Hello everyone. I confess I am a shameless Candy Crush addict! I have no idea exactly how long I’ve been playing, but it’s been approximately 5 years and as I write this, I’m on level 1792! Yikes!
I used to play ALL the time, but, as you can imagine, it started to severely interfere with my job. You know, the one that pays the bills. If I got paid for playing Candy Crush I’d probably be a millionaire by now, or at the very least I would have received an award for being one of the most loyal players. Now, I play in the morning with my morning coffee, at lunch time, in the evenings after supper, last thing at night before I go to sleep and any time when I need to kill some time. One thing I have never done, is pay for boosters. I can’t say I wasn’t tempted when I first started playing, but money was tight in those days and the thought of spending what little money I had on something so frivolous, filled me with horror. Soon after that I learned that the Candy Crush gods were making $1 million a day. Horrors! One million dollars. Per day. I’m definitely in the wrong business. I read somewhere that it’s now approximately $1.7 million per day. Not bad for a day’s work. I’m glad I’m not contributing to making them rich.
Since I consider myself a seasoned Candy Crush player/addict, here’s what I’ve learned:
It takes approximately 4 minutes per life – so approximately 20 minutes per 5 lives. That meant that I could eat my lunch and play candy crush in the half hour I was given for lunch and still carry on a conversation with my fellow lunch buddies. This also comes in very handy when you’re waiting for anything – in the doctor’s office, the bus, your kids, etc. However, putting a limit on how much you can play at any given time means you can never be completely satiated when playing and always leaves you wanting more. And by not letting you play, the game actually becomes even more rewarding when you are let back into Candyland. This is also how Candy Crush makes its money, letting you buy back into the game if you’re willing to purchase extra lives.
Don’t ever pay for boosters (or lives). EVER. At one point the Candy Crush gods gave me a whole bunch of gold bars and boosters for free. I used the gold bars mainly to get myself instantly to the next episode, instead of waiting for friends to help me out or wait out the 72 hours. After I had passed a certain amount of levels (I’m not sure exactly when), the Candy Crush gods just waved me through to the next episode without having to ask friends, wait 72 hours or pay. Perfect! But I found that when I used the boosters they gave me, they were always placed by the Candy Crush gods in a place in my game that was almost impossible to use. Either that or they would make it so that the only move I could make was to use the booster, thereby depriving me of choosing the perfect time to use that booster myself. Very sneaky and very frustrating.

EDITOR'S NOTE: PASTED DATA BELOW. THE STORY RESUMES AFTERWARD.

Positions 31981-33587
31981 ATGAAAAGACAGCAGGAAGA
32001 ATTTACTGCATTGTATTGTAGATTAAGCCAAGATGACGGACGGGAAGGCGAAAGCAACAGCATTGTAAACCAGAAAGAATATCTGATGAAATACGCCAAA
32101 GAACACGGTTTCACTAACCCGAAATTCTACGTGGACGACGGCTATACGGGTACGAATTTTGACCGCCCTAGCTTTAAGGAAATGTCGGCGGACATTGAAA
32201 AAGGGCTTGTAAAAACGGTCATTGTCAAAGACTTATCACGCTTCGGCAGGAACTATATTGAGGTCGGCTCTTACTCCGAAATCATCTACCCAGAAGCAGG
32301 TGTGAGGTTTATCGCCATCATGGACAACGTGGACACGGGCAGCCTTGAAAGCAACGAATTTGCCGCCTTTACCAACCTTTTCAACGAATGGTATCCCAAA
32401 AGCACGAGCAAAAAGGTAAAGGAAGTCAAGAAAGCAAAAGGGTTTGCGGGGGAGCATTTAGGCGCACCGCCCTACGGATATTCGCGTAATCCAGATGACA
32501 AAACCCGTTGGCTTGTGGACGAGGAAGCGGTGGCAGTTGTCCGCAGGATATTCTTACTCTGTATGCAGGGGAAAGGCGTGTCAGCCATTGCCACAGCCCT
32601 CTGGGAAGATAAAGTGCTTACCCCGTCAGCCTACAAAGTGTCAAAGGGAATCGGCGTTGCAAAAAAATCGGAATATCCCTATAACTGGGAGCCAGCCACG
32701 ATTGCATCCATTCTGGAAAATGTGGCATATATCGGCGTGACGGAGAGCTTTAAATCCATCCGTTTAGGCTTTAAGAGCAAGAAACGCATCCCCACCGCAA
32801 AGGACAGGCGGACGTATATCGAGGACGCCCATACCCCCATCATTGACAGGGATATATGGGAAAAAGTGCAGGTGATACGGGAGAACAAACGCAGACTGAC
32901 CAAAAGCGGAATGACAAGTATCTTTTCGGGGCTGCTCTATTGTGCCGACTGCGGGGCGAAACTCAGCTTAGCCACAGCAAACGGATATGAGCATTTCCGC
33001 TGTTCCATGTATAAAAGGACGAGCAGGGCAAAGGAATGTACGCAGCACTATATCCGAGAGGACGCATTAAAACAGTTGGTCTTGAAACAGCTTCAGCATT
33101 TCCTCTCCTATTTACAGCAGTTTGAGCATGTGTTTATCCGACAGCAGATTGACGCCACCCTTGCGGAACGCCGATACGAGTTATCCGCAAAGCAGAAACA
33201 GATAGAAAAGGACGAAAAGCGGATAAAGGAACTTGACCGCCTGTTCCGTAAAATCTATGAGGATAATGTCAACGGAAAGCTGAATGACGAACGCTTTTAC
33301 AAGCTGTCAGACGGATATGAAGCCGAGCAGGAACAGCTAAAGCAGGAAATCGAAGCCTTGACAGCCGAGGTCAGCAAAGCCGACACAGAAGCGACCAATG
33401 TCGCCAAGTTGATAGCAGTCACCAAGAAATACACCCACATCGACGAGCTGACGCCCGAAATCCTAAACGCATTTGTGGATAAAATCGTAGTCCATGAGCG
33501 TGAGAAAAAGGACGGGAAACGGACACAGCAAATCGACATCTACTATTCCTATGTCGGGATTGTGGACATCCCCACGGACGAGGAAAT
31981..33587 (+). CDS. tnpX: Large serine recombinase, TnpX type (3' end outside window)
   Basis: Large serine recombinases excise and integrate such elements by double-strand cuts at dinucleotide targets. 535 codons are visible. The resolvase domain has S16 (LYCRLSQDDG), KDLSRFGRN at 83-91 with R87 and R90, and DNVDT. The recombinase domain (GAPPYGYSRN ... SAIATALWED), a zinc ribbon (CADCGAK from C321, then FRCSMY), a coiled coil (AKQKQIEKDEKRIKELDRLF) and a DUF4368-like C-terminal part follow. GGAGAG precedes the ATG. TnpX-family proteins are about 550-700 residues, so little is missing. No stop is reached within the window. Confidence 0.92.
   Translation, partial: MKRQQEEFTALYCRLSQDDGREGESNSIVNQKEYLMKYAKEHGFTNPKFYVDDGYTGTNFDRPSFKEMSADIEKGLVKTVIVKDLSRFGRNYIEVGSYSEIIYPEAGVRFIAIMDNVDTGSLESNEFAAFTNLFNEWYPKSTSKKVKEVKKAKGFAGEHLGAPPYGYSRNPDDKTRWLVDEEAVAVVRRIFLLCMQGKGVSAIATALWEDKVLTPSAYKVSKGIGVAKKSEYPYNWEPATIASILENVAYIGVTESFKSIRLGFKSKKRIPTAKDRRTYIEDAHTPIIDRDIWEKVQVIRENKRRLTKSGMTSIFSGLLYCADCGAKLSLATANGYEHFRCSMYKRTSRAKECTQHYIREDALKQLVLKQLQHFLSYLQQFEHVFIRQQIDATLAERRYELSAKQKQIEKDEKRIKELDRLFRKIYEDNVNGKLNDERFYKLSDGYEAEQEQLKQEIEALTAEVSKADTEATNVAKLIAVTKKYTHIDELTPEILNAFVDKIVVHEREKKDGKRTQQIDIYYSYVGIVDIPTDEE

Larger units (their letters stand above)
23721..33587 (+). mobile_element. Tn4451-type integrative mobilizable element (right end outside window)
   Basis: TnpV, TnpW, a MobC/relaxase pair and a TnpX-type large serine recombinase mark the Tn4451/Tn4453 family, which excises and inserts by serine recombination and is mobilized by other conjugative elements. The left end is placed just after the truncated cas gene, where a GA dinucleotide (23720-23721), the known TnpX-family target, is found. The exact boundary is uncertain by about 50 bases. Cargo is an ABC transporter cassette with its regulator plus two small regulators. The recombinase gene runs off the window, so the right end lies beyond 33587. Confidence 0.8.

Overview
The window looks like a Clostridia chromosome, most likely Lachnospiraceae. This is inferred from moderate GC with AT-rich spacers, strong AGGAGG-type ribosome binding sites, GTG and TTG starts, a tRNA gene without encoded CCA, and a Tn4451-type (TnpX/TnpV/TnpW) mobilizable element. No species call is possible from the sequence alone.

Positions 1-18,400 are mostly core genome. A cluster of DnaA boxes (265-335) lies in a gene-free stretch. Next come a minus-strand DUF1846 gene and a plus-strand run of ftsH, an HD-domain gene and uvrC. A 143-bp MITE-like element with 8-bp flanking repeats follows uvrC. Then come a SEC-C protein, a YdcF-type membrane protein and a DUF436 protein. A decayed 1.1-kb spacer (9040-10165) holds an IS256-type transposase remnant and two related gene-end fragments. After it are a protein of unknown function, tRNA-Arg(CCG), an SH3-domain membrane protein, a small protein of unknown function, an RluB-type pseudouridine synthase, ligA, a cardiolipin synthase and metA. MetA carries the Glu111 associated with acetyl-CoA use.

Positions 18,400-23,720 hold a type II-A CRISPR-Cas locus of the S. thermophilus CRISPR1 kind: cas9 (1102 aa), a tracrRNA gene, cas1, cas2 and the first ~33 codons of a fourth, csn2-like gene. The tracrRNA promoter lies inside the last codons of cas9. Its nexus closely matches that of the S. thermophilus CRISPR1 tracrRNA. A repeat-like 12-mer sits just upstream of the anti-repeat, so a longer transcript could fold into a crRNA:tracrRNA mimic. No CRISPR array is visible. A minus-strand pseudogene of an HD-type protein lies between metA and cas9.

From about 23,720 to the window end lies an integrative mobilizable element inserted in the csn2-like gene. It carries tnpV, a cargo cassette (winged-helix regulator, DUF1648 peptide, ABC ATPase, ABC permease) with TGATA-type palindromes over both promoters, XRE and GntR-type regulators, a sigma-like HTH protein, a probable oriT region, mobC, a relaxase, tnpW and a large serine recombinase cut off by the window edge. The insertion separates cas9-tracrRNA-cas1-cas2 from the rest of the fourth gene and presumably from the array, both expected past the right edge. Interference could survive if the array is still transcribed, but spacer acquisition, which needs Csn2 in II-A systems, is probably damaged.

It seems there’s very little strategy involved in playing this game. Most of it seems to reply on pure luck. My theory is that your success is dependent on the array of colours you have randomly been given by the Candy Crush gods, rather than your swiping skills. The impression that we are in control of the game is key to its addictive nature. The Candy Crush gods have set it up in such a way as to part you from your hard-earned money. If you play a level long enough and get nowhere, they know that you’re bound to get frustrated and eager to get to the next level, so chances are, you’ll buy a booster or two (or more). The boosters allow us to believe they are affecting the outcome of the game. I can count on one hand the amount of times this has happened. These instances are rare. When it’s time to ‘win,’ you’ll notice that no matter what you do (or don’t do), everything comes together and you win – no strategy required.
Hard levels are not hard – they are booriiing. A hard level is just another way of dragging out the level so that you’ll cave and pay for boosters. There have been many times when I’ve pressed the stop button lest I fall asleep. I get a message to say that I’ll lose a life. HellOooo, I’m going to lose that life anyway!
The helpful hints aren’t really that helpful most of the time. In fact, sometimes they’re downright detrimental to my game. I have found many other moves that would help me, er, win.
Armed with this knowledge, I still play. Why? Well, as I said, I’m addicted. It’s a good way to kill time, and I’m probably doing it instead of smoking – which I gave up doing 3 years ago.
While there have been a couple of bizarre stories about mums forgetting to pick up their kids from school because they couldn’t stop playing the game, for the most part Candy Crush is harmless. You don’t ever have to pay if you don’t want to, and theoretically you can stop anytime you want.